Lesbian and gay foster care and adoption: a brief UK history

S. Hicks

Adoption and Fostering, vol.29, no.3, 2005, p.42-56

Author presents a history of foster care and adoption by Lesbians and gay men in the UK since 1988, reviewing key research and policy and legal changes. He dismisses arguments that children fostered or adopted by Lesbians and gay men will suffer psychosocial damage or develop problematic gender or sexual identity. He also critiques the claim that children do best in heterosexual two-parent families. In spite of an increase in the numbers of gay and Lesbian carers, homophobic ideas are still present in the debate.

Local Network Fund for Children and Young People: was the money used well?

G. Craig and others

Department for Education and Skills, 2005 (Research report; 685)

The Local Network Fund (LNF) was launched by the government in 2001 to support community groups working with young people at risk. In this report the effectiveness of the LNF is discussed in the context of its organisational structure, its ability to achieve goals set and its economic effectiveness. The LNF has been broadly cost-effective and successful in meeting many of its objectives but it could be more so, particularly in reaching the more "hard-to-reach" groups and in achieving more sustainable gains with an increase and shift in the way resources are used locally.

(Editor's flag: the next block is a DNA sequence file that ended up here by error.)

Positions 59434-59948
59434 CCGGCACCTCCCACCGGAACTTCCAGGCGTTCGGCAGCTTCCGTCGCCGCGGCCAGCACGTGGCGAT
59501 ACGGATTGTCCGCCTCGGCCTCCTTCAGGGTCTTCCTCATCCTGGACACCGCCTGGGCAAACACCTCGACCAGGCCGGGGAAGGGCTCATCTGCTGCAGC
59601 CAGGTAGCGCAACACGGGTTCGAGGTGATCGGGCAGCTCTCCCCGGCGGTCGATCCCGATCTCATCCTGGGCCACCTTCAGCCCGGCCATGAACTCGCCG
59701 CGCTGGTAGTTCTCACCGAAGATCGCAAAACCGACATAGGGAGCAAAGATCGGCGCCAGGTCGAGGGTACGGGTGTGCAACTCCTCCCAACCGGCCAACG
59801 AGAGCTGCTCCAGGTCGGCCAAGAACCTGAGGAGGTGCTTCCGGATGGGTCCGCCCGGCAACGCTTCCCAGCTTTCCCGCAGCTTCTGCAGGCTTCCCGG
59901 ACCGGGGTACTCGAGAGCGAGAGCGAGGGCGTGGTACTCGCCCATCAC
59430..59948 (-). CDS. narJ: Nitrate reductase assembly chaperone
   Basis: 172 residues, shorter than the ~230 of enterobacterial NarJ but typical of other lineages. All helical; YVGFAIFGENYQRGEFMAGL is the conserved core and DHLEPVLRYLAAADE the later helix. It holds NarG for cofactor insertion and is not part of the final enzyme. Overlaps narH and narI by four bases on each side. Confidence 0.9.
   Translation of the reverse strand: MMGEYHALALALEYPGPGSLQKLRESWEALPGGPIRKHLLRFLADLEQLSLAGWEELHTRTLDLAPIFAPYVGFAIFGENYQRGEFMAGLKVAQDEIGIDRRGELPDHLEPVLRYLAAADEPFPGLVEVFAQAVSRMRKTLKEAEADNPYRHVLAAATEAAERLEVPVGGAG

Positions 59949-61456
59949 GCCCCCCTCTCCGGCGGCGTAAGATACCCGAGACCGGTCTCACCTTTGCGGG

Ministers scrap plan to end Ofsted checks on childcare for over-fives

J. Carvel

The Guardian, Nov. 2nd 2005, p.13

Ministers abandoned their attempt to end the compulsory regulation of childminders, after-school clubs and play schemes caring for children over five. This follows a revolt by parents and childminders, who feared that deregulation could open the market to rogue operators and put children at risk.